accumulation in the induction system. Similar conditions may develop when the engine is shutdown
with the auxiliary fuel pump ON.

Should fuel priming or auxiliary fuel pump operation periods in excess of 60 seconds occur, the
engine manifold must be purged by one of the following procedures:
a. With auxiliary fuel pump OFF, allow manifold to drain at least 5 minutes or until fuel
ceases to flow out of the drain under the nacelle.
b. If circumstances do not allow natural draining periods recommended above, with the
auxiliary fuel pump OFF, magnetos OFF, mixture idle cut-off and throttle full open, turn engine with
starter or by hand a minimum of 15 revolutions.

Note: Release starter button as soon as engine fires or engine will not accelerate and flooding can
result.

BEFORE TAXI CHECKLIST NOTE


Note: If the airplane is parked with the nosewheel castered in either direction, initial taxiing should
be done with caution. To straighten the nosewheel, use full opposite rudder and differential power
instead of differential braking. After a few feet of forward travel, the nosewheel will steer normally.

BEFORE TAKEOFF CHECKLIST NOTE

THROTTLES:

Note: It is important that the engine oil temperature be within the normal operating range prior to
applying takeoff power.

Caution: During propeller feathering checks, do not allow the propeller RPM to fall below 1000
RPM as this may damage the hub mechanism.

TAKEOFF CHECKLIST NOTE

POWER:

Note: Apply full throttle smoothly to avoid propeller surging and excessive manifold pressure. Do
not exceed 39.0”MP at anytime.
TRAINING PURPOSES ONLY. ALWAYS USE AN APPROVED FLIGHT MANUAL.

CLIMB CHECKLIST NOTE

AUXILIARY FUEL PUMPS –


ON (ABOVE 10000’
):

Note: During very hot weather, if there is an indication of vapor in the fuel system (fluctuating fuel
flow) or anytime when climbing above 10000’ , turn the auxiliary pumps ON until cruising altitude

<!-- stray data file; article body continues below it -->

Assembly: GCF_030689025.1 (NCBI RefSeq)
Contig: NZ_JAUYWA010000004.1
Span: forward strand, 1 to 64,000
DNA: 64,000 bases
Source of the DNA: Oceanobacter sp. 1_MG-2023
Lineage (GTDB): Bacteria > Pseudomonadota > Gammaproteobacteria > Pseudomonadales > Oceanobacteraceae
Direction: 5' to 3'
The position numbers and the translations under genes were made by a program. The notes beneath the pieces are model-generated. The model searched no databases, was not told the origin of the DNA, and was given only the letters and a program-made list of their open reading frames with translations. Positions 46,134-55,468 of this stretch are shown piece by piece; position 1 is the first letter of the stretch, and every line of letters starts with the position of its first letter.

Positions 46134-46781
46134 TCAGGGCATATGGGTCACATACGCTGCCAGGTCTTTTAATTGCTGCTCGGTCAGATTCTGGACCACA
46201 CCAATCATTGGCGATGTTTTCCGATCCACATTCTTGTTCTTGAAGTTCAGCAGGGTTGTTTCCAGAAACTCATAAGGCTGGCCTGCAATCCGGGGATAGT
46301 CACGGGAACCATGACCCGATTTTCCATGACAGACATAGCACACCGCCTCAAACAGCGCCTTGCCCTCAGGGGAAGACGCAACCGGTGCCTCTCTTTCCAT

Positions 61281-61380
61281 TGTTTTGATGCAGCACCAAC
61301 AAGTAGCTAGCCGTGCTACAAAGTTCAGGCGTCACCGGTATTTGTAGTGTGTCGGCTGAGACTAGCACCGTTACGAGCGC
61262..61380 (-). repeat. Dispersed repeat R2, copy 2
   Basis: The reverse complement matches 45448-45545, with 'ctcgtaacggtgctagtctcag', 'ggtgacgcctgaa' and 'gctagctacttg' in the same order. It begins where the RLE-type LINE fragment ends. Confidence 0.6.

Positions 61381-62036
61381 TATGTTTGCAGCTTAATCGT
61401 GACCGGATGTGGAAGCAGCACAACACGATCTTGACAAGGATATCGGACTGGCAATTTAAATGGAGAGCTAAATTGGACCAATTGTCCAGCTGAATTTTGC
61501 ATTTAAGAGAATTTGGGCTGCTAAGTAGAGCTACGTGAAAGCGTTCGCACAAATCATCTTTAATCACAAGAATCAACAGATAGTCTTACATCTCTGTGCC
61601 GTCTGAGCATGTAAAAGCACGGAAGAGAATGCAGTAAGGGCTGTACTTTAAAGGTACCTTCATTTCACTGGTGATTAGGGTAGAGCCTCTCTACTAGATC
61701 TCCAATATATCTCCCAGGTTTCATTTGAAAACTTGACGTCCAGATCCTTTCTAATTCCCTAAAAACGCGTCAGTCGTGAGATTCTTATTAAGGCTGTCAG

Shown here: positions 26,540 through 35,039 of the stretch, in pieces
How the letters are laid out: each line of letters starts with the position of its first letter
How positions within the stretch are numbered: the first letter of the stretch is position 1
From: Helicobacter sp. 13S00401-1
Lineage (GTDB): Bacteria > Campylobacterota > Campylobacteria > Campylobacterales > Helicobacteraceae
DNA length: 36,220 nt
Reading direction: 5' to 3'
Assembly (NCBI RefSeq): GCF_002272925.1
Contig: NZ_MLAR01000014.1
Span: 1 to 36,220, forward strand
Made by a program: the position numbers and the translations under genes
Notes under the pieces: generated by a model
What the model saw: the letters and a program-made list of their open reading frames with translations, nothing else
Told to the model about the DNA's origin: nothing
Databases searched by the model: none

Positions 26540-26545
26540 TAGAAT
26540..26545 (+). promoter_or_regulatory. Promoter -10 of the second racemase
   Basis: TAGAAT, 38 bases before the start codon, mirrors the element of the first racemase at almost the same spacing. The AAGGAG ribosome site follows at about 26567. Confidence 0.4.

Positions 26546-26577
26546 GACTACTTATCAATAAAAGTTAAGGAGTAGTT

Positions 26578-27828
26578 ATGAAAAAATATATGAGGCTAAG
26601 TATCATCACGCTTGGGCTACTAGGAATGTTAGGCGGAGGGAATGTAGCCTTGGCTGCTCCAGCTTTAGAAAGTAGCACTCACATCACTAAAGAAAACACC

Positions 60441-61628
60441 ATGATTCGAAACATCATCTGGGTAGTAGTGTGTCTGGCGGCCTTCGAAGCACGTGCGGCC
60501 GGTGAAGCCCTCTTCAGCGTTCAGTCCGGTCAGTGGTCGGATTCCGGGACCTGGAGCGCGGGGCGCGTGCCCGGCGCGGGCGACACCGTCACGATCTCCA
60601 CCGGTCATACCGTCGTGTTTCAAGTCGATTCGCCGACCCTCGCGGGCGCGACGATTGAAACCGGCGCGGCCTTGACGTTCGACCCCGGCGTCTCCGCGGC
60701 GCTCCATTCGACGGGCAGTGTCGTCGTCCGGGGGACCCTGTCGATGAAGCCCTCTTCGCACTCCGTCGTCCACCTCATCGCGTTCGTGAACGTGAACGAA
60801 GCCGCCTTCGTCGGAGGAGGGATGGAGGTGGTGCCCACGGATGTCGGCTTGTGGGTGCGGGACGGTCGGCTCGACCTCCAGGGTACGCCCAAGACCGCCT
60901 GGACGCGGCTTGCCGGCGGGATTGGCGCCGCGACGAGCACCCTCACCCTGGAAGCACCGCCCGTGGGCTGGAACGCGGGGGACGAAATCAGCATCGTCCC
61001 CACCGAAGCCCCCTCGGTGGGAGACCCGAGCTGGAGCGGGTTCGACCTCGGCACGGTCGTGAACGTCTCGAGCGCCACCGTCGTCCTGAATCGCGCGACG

has been obtained and the system is purged (usually 5 to 15 minutes after establishing cruising
flight.)

CRUISING CHECKLIST NOTES

CRUISING POWER SETTING:

Note: Maintain sufficient power for pressurization requirements.

Turn auxiliary fuel pumps to LOW and mixtures to FULL RICH when switching tanks.

If wing locker tanks are installed, transfer wing locker fuel when main tank fuel quantity is less than
400 pounds. Begin wing locker transfer before main tank quantity decreases below 200 pounds.

Wing locker transfer pump switches provided on the instrument panel, energize the wing locker fuel
transfer pumps for transferring fuel. These switches should be turned ON only to transfer fuel and
turned OFF when the indicator lights come on indicating fuel has been transferred.

DESCENT CHECKLIST NOTE

POWER –
AS REQUIRED:

Note: Maintain sufficient power for pressurization requirements.

GO-AROUND MULTI ENGINE CHECKLIST NOTE

RETRACT WING FLAPS:

Note: Always retract landing gear during an IFR missed approach/go-around after establishing a
positive rate of climb. For VFR operations, experience indicates that retracting the landing gear has
led to inadvertent gear up landings –
always make a final landing gear check on short final.

SECURING AIRCRAFT CHECKLIST NOTE

FUEL PUMPS –
OFF:

Note: The fuel pumps must be turned OFF prior to stopping the engines.
TRAINING PURPOSES ONLY. ALWAYS USE AN APPROVED FLIGHT MANUAL.

FUEL SYSTEM

Fuel for each engine is supplied by a main tank on each wing. Each engine has its own complete fuel
system; the 2 systems are interconnected only by a cross feed for emergency use.

Vapor and excess fuel from the engines are returned to the main fuel tanks.

NOTE: During very hot weather, if there is an indication of vapor in the fuel system (fluctuating fuel
flow) or any time when climbing above 10000’ , turn the auxiliary fuel pumps ON until cruising
altitude has been obtained and the system is purged (usually 5 to 15 minutes after establishing
cruising flight). It is recommended that the mixture remain at the climb mixture setting for
approximately 5 minutes after establishing cruising flight before leaning is initiated.

NOTE: When fuel selector valve handles are changed from one position to another, the auxiliary
fuel pumps should be switched to LOW, the mixture should be in FULL RICH and the pilot should
feel for the detent to insure that the fuel selector valves are properly positioned.

The AUXILIARY FUEL PUMP LOW SWITCH position runs the auxiliary fuel pumps at low speed
providing pressure for vapor clearing and purging.

With an engine driven pump failure and the switch in the ON position, the auxiliary pump on that side will
switch to high speed automatically, providing sufficient fuel for all engine operations including emergency
takeoff.

CAUTION: If the auxiliary fuel pump switches are positioned to ON for a period in excess of 60
seconds with engines inoperative on the ground or during flight (feathered), the engines and/or
aircraft may be damaged due to fuel accumulations in the induction system.

ELECTRICAL SYSTEM

Electrical energy is supplied by a 28-volt, negative ground, direct current system powered by a standard 50